The San Francisco Fire Department boat Phoenix shot huge arches of water up in the sky and opened the parade for us. Show time. 1, 2, 3, jump! People started jumping on both sides of the ferry. Yellow caps bobbed up and down the water. Some started head first freestyle in the Bay, others warmed up swimming butterfly. Knowing I'd be amongst the slowest, I waited for everybody to be done so I could jump last. In hindsight, that was a mistake because once you jump, you still have to swim a hundred yards to the kayakers. A strong swimmer will cover the distance in no time and reach the kayaks at the second horn sound. Not sluggish me.

We heard a first long blast off of the ferry horn warning us to get ready, then a second one to signal the real start of the race. I was way behind the kayaks, in front of the big "Warning" sign. For Christine's water camera, I flashed a smile. We parted ways.

The next second I was all by myself. The trouble was, I had just realized that my goggles were leaking. Too loose maybe? I tried to tighten them, to no avail. Why oh why? All summer I'd been fine and today, the goggles were acting like salt water tanks for my eyes. @@##!! Fine, I had no other choice but to swim anyways. Stroke time. Ah, but the currents at Alcatraz kept me at the same spot. It took me forever to leave that island. It's the only moment in the entire race when I really asked myself "Why"?

As I slowly saw Alcatraz grow smaller in my periscope, some swimmers went past me. Every three strokes, I stopped to empty my goggles. It was a royal pain and because I lifted my head so much, my wetsuit was rubbing against my neck harder than usual. Sometimes I pushed it to six strokes but the salt really stung my eyes. The city seemed so far away.

Since there were no buoys to indicate the way but hundreds of yellow caps scattered in the water, I followed Leslie Thomas' advice on sighting: "for the first 2/3 of the way, sight on and aim for the Jeremiah O'Brian Liberty Ship. When about 2/3 of the way across, begin sighting on the Balclutha ship - this is the 3-masted ship docked in Aquatic Park. Follow that the rest of the way, and you will end up exactly at the opening." You see, getting to the opening is the tricky part because of a very strong current right before Aquatic Park. You miss it, you'll have a tough time fighting the tide to get back in. You aim too far, you lose time. Ah, strategy.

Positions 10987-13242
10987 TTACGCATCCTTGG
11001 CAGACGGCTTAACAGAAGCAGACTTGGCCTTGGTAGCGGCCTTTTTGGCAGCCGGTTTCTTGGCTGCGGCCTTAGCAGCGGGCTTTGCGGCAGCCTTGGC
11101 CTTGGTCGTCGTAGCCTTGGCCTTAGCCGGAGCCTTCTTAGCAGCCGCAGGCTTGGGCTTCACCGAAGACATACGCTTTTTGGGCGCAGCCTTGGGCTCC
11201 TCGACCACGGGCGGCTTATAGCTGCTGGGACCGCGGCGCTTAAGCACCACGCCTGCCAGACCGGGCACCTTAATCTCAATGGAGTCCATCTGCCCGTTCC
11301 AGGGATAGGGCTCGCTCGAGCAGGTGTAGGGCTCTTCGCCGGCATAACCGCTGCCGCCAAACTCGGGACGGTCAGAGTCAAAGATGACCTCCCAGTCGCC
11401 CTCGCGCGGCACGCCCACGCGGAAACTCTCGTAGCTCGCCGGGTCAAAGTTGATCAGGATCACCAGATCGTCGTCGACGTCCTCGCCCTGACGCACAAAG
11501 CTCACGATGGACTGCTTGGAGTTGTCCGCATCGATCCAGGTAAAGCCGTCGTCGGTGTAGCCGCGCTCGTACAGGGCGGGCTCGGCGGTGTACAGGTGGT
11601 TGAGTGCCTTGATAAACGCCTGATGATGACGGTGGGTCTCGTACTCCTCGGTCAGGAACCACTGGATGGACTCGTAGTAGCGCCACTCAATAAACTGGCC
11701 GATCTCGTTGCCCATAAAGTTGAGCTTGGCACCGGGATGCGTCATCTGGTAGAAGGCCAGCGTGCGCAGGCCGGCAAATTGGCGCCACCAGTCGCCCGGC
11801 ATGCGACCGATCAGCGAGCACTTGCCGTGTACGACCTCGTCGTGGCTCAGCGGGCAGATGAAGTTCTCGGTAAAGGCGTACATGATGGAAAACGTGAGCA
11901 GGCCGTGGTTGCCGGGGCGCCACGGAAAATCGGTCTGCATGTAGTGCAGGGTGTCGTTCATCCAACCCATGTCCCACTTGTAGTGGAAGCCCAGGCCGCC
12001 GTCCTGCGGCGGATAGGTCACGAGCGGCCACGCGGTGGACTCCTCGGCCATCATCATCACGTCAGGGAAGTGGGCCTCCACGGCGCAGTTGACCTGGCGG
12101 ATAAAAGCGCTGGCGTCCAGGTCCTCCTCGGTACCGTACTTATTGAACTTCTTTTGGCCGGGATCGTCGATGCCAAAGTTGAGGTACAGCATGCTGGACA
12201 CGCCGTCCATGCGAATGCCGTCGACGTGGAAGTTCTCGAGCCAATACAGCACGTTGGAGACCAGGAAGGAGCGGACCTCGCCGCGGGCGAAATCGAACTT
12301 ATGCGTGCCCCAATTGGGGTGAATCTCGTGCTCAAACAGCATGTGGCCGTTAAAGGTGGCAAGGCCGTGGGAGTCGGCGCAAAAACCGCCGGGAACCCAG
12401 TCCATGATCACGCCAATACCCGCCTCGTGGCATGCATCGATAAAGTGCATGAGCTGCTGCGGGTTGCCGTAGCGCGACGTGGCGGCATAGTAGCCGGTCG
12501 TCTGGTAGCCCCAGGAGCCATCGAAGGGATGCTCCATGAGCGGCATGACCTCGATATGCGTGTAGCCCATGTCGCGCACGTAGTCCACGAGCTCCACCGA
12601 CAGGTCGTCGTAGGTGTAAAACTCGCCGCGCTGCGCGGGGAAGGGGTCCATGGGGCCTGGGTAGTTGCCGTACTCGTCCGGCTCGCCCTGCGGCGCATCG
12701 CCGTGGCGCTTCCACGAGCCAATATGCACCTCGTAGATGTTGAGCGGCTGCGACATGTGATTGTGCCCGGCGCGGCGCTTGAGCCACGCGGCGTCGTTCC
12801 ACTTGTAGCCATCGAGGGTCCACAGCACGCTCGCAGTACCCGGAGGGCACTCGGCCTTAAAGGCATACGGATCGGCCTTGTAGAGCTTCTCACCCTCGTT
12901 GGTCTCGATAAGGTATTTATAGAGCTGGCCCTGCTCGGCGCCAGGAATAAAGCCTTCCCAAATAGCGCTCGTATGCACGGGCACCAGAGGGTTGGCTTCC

Despite my somewhat dampened spirits because of the leakage problem, I was glad to be in the Bay and exchanged greetings with a nearby kayaker. Yes I was doing fine. I was on the right track? Great. Galvanized, I plunged my arm. The deeper waves took me on a roller-coaster for a long time.

Christine told me later that she opted to breathe at the top of every wave. That's an idea not to swallow too much Bay water. Mechanically, I just tried to keep a steady rhythm and wasn't bothered by the choppiness. About half way through I felt some cold spells. My right hand tingled, I wondered if I had crosssed paths with a jellyfish. No, it didn't sting. I took a shot of the Golden Gate Bridge. At long last, the big orange buoy marking the entrance to Aquatic Park got closer and I heard the tell-tale sign of shore getting close: the sea lions barking at Pier 39. Yeepee! Pelicans flew overhead.

I was in! Safe at last. Safe in the sense that now I could not get carried away to Japan by the current. All I had to do was finish and meet my little girls and husband on the beach. I swam twice as hard but by then, I was already wiped out. Forget the stylish Raquel Welch getting-out-of-the-Bay. Forget the clean finish sprint. I was tuckered out.

When I got to shore, I almost stumbled to get to the big electronic clock gate. An hour and 18 minutes. That's how long it took me to swim from Alcatraz to San Francisco. I was 3 minutes overtime compared to the official guidelines. However the reception committee with my family, my friends and my landlord was well worth the effort. I got my fair share of hugs and congratulations.